Filed in: Geopolitics Author: Brendan R Hay
In February this year the Australian Foreign Minister Marise Payne released a statement on the attempted coup d’état in Venezuela. The statement said, in part:
“Australia recognises and supports the President of the National Assembly, Juan Guaido, in assuming the position of interim President, in accordance with the Venezuelan constitution and until elections are held.” The statement went on to urge “all parties to work constructively toward a peaceful resolution of the situation, including respect for the rule of law.”
This statement surely puts to rest the perception that Australia is actually a nation that respects the so-called “rule-of-law.” Whether or not Payne sought the legal advice of her department before making this extraordinarily ignorant statement is unknown. A Freedom of Information request on that point remains unanswered at the time of writing.
Unfortunately, the statement only serves to proclaim the usual Australian obeisance to the United States, responding to US Secretary of State Mike Pompeo’s call that nations decide whose side they are on. There is of course only one acceptable answer for the Americans to such a call. It is eerily reminiscent of George Bush and Tony Blair calling for similar compliance prior to the attack on Iraq.
If Ms Payne or her advisers had actually looked at the Venezuelan constitution she purports to uphold – as does the would-be president-elect Juan Guaido – she would have seen that section 233 provides a mechanism for replacing the President. The scenarios under which a President is excluded from continuing in office are spelled out. None of them are applicable in the present circumstances. It then goes on to describe the applicable protocol should the President become unable to serve prior to his inauguration. Again this is not relevant because Mr Guaido made his bid for power 13 days after the inauguration.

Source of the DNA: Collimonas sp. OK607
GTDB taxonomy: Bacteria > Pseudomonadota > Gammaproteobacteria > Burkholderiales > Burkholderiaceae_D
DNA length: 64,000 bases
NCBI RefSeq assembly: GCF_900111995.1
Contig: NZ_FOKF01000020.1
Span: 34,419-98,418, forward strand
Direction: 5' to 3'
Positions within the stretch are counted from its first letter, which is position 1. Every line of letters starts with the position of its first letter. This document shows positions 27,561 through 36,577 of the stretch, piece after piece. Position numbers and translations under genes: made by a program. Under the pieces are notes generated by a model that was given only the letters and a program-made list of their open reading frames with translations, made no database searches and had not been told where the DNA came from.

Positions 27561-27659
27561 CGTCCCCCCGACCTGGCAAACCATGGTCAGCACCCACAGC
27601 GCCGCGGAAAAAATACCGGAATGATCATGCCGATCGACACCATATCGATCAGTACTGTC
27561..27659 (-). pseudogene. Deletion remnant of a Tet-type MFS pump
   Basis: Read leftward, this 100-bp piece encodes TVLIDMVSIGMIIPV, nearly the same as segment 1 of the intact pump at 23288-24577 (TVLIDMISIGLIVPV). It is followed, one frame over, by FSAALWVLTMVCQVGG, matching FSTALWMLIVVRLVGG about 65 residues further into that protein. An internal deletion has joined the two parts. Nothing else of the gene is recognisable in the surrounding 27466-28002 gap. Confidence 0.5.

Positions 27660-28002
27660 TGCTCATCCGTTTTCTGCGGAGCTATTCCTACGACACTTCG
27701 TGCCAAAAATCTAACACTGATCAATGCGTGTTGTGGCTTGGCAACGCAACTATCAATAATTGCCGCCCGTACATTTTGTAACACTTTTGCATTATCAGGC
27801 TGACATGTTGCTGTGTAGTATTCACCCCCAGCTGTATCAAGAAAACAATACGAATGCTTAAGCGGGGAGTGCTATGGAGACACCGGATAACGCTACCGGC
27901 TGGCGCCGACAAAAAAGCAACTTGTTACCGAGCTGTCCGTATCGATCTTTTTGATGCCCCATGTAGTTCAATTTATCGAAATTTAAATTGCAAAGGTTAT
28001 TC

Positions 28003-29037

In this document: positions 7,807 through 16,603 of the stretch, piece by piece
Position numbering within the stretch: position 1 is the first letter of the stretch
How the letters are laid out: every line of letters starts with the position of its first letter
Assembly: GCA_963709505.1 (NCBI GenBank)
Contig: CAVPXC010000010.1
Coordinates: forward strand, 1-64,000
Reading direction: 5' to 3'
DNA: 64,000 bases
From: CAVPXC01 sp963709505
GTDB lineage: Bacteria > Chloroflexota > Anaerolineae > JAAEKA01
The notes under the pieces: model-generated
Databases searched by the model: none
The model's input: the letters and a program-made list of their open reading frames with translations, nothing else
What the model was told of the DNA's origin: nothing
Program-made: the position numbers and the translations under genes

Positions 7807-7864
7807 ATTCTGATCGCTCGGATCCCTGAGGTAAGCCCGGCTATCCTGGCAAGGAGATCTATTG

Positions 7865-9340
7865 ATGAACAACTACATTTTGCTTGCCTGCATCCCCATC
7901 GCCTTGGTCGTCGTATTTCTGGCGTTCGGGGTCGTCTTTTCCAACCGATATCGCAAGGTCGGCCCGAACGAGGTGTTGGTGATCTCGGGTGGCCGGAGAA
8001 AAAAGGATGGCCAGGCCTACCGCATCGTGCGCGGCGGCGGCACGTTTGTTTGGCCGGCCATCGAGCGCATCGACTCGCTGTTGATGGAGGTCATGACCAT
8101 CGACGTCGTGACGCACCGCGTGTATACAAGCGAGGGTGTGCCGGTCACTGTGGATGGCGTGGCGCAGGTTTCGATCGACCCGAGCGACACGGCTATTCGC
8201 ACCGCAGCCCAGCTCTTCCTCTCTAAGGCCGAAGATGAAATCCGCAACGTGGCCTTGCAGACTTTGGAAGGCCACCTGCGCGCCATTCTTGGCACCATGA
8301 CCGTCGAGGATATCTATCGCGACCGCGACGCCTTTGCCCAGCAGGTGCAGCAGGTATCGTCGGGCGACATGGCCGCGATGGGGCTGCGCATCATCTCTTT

Even if Mr Guaido had legitimately become acting President (and a self declaration in the middle of the street does not count) then he would have been obliged under the constitution to immediately call an election. He did not do so.
Ms Payne’s statement sought “a transition to democracy” as soon as possible although precisely what she meant by that was not specified, as Venezuela has as much right to call itself a democracy as does the United States. On May 20 of last year, Maduro received the votes of 6.2 million people, about 31 percent of the eligible voters, about the same percentage that U.S. presidents generally receive (Obama received 31 percent in 2008 and 28 percent in 2012, while Trump received 26 percent in 2016). Four different groups of international observers concluded that Maduro’s electoral victory was clean.
Payne could more validly have demanded that the United States “transition to democracy”, as it has a President elected on a minority of the popular vote by a significant margin; has the greatest degree of gerrymandering of any western political system; disenfranchises millions of citizens (especially minority groups); and has a well documented history of ballot box rigging.